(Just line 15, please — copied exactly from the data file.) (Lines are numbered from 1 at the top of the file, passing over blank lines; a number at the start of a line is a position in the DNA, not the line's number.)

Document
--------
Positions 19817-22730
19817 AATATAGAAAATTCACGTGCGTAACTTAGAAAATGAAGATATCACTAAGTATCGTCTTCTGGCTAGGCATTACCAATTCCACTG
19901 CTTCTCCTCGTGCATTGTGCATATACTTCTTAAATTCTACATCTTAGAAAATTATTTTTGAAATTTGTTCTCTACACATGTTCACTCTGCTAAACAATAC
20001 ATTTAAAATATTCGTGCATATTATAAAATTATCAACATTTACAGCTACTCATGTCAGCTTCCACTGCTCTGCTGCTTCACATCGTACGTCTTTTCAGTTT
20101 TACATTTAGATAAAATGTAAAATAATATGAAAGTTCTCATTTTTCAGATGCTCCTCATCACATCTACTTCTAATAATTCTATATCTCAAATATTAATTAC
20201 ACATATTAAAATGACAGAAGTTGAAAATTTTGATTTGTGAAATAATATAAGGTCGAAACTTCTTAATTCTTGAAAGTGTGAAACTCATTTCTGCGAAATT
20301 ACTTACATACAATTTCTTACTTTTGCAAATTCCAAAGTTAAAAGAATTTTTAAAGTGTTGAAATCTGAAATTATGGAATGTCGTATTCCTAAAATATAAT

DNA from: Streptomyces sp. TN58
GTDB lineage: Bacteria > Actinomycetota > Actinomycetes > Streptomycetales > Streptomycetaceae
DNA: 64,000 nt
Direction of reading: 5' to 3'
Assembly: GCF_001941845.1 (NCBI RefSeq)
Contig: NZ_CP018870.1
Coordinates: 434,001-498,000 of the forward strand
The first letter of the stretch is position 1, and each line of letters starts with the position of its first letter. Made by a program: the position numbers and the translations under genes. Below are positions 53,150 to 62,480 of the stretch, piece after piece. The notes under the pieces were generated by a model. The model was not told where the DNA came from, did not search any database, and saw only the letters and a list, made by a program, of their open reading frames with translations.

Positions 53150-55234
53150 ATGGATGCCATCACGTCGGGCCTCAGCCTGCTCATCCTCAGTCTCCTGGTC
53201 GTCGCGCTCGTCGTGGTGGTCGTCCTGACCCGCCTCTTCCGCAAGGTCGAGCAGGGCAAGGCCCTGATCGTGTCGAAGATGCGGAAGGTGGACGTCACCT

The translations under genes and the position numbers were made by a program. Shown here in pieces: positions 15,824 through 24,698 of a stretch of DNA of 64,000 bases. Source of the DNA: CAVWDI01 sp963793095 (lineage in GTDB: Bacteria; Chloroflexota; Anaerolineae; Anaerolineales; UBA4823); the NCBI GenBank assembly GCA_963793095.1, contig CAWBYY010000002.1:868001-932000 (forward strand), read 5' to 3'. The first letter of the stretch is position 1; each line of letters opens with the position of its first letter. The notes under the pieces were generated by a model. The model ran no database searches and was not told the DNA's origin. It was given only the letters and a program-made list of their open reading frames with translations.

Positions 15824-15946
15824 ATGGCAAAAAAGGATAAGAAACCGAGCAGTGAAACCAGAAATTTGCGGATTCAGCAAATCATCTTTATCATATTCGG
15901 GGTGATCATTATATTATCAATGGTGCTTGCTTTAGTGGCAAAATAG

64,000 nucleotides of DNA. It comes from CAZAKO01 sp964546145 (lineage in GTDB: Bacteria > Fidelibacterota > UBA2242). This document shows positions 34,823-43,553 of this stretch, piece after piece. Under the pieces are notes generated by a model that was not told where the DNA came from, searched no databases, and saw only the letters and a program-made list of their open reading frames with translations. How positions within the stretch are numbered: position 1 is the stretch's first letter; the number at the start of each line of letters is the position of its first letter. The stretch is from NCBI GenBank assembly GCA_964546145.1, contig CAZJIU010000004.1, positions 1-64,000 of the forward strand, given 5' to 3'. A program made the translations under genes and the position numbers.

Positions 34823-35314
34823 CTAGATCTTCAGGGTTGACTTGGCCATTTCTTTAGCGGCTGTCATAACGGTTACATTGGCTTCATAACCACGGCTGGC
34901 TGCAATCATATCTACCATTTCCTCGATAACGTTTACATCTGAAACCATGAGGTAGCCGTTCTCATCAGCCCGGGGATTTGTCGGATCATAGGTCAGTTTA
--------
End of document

The first letter of the stretch is position 1, and each line of letters starts with the position of its first letter. Made by a program: the position numbers and the translations under genes. Below are positions 53,150 to 62,480 of the stretch, piece after piece. The notes under the pieces were generated by a model. The model was not told where the DNA came from, did not search any database, and saw only the letters and a list, made by a program, of their open reading frames with translations.